Thursday, October 15, 2015

Ghosts of Albion at ValorCon 2015

I am going to running a game of Ghosts of Albion: Dinosauria! at ValorCon this Saturday at 10:00am.

Here is the blurb from the program.
New Year's Eve, 1853.

You are cordially invited to a special and most unique diner party.  You will be the guests of Richard Owen as he unveils the most exciting scientific discovery of our time.  You will behold Owen's incredible Dinosauria!

Dinosauria is an introductory adventure for the Ghosts of Albion Role-Playing Game.  Take on the role of power mages, ghosts, vampires or humans that hunt the darkness to protect the shores of England in the early Victorian Age.  Ghosts of Albion is powered by the fast and easy to learn Cinematic Unisystem game engine. The same system found in Buffy the Vampire Slayer, Angel and Army of Darkness.  No knowledge of the game needed.  Game Master provides character sheets, dice and rule book.
So if you are in Chicago come on by and sit in on a game of Ghosts of Albion!

Wednesday, October 14, 2015

Class Struggles: The Necromancer

Very, very few classes or class concepts have been gone over more than the Necromancer.  For a class that was never part of the original game, and never actually a proper class in it's own right, a lot of ink and pixels have been spent on this class.  So much that I am sure to miss things and might even need a part 2.  Where do we start?

Well to begin with what exactly is a necromancer and what is it that appears in so many games?
Taken from the Greek a necromancer is someone that communes with the dead. So spells like Speak to Dead are a good example.  Historical necromancers, like for example John Dee, spoke to the dead to get advice. or foretell the future.   In modern parlance and certainly in games (maybe one caused the other) necromancy has come to mean a wizard that controls or manipulates the forces of death and unlife.

The easiest Necromancer is simple.  Play a Wizard/Magic-User and then only choose necromancy spells.  Wear a lot of black and hang out with undead.  This is also a very satisfying necromancer since all the trappings have to be role-played.  Alternately one could play a cleric of a god of death, take only reversed necromancy spells and command instead of turn undead.
I think though as time wore on people wanted something that wa little bit of both.

The first, or at least one of the first was from White Dwarf Magazine #22 from December 1980/January 1981.  Lew Pulsipher gives us an article about evil priests, the "Black Priests".  While these are more cultist, there is a lot of necromancy being thrown around.  This is followed by a true necromancer class also by Pulsipher in issue #35 from November 1982.  Either of these classes is fine and represent the design philosophy of the times.  Namely take and rearrange already familiar elements.  The Black Priest and this Necromancer have the same shortcomings though; a reliance of human sacrifice.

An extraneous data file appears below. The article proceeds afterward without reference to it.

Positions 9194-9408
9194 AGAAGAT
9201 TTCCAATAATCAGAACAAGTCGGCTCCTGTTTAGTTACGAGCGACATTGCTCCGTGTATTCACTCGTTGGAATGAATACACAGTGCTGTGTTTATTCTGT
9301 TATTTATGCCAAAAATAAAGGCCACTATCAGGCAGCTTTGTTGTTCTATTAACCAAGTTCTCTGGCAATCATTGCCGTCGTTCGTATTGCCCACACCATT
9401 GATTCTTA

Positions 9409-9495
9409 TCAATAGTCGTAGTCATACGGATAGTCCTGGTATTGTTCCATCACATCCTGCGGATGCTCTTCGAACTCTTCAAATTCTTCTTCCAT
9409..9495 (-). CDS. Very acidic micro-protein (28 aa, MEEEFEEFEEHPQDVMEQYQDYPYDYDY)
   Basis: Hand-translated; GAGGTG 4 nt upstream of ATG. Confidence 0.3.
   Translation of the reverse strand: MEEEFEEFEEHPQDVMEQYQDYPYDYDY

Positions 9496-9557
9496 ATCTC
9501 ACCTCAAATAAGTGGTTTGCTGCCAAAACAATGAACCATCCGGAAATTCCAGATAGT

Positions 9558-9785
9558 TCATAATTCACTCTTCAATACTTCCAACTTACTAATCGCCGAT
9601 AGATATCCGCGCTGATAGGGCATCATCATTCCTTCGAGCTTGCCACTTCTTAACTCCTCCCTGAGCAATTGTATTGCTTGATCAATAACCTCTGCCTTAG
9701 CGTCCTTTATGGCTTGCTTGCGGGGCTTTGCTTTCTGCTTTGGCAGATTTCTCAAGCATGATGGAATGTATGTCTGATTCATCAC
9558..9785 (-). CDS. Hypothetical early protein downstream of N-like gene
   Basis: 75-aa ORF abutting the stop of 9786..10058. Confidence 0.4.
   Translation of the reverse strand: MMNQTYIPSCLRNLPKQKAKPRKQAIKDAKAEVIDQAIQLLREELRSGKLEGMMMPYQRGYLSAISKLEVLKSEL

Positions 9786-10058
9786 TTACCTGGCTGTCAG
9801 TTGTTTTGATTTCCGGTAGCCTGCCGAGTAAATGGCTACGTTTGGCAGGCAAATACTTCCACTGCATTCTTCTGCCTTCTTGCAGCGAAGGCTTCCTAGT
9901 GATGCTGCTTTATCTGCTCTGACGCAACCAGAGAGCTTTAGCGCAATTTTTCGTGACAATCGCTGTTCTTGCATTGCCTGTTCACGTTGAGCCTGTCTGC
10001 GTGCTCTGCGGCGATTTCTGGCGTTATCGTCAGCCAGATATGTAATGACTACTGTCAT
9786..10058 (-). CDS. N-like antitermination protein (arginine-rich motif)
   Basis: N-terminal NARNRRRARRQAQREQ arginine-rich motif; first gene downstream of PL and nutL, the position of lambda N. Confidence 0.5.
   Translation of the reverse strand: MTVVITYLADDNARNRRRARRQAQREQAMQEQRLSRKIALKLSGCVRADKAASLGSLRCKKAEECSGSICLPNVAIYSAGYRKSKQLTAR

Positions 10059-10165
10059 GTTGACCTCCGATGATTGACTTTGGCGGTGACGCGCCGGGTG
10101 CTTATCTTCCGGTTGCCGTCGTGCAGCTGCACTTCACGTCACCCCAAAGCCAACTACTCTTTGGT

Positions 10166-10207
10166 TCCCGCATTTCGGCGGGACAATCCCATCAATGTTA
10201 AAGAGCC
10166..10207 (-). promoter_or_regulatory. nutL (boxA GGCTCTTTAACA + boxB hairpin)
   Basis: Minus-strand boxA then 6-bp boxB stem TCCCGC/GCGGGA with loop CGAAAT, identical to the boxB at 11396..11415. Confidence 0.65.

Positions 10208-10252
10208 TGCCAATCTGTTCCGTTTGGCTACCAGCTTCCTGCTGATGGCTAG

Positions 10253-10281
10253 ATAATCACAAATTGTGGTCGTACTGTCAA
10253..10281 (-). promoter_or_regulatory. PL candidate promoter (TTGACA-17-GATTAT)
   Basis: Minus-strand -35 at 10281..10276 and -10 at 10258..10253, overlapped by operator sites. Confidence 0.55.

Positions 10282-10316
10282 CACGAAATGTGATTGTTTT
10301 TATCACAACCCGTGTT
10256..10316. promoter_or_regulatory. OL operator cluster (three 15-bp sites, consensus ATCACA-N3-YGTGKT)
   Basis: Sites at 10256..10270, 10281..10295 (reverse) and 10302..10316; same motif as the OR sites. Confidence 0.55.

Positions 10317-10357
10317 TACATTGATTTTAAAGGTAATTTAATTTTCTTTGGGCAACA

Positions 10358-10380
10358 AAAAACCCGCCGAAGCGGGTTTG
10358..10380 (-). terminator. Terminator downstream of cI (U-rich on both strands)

The Necromancer is turned up to 11 with the publication of Dragon #76 in August 1983 and Len Lakofka's death master class.  Designed to be an "NPC Class only" I remember seeing it first in the pages of Best of Dragon Magazine Vol. 3.  I admit, I rolled up a death master right away.  He became a major antagonist in my games for many years to come.

In AD&D1 the example of the Illusionist gave birth to the speciality wizards of 2nd Ed.  One of those speciality wizards was the Necromancer.  This continues in practice to the most current version.  Though unlike the Illusionist, the Transmuter or even the Evoker, the Necromancer got it's own book.  The Complete Book of Necromancers was one of those books that everyone seemed to want.  I remember picking it up back when it was first published. I paid $15 for it.  Later the cover price jumped to $18 and soon it became very rare. No idea why.  The aftermarket price jumped considerably and I ended up selling mine on eBay back in 2000 for $81. Not a bad deal really.   I recently picked up a copy at Half-Price Books for $9.  The PDF just about the same price.  Though the book is crammed full of necromancer goodies. Spells, magic items, undead familiars.

Moving out into the world of Fantasy Heartbreakers there is the near-compatible Quest of the Ancients.  This necromancer reads like the Death Master, but has some interesting spells and some powers.  The Arcanum/Bard Games also has a necromancer class.

3.x had, at the last time I looked, at least 3 different kinds of official Necromancer classes.  The two best are from Libris Mortis: The Book of Undead and Heroes of Horror.  Heroes of Horror featured the rather popular Dread Necromancer class.  There is also the Death Master class from Dragon updated to 3.0e.  The Crypt Lord from the aptly named Necromancer Games. Not to mention dozens of others from other third party publishers.  Most take the same elements and reorganize them, but every so often something new is produced.

4e had necromancers as well. It was a type of wizard (much like the witch was) and was introduced in the Player's Option: Heroes of Shadow book.  It had some rather neat features to it as well.

For the OSR things are really no different, dozens of different types and sorts of necromancers. I am only going to talk about a few.

One of the simplest also belongs to one of the simplest OSR games.  Basic Fantasy has a necromancer class on their downloads page for free.  It has a lot of spells and weighs in at an appropriate 13 pages.

I would have to say one of my favorites, at least in terms of style, is the one from Astonishing Swordsmen & Sorcerers of Hyperborea.  The necromancer here is cut from the "evil cultist" mold like their warlock and has a lot of great spells and powers.

Magical Theorems & Dark Pacts also has a great necromancer and the big feature of this class (and this book) is the number of spells.  While this book as more spells, the AS&SH class is slightly better in terms of what I want. Right along with that is the necromancer from the great Theorems & Thaumaturgy. A basic class, but some really nice spells.

Another really cool one in terms of how the necromancer is presented is the one from Adventures Dark & Deep.  Darker Paths 1: The Necromancer is certainly in the vein of the "this is an evil class" but +Joseph Bloch makes no bones about the fact that players will be playing these as evil characters.  It's sort of the point of his "Darker Paths" series. In that respect this is a good one to pick up just to get some ideas on how to play an evil character.  Plus it has some unique spells.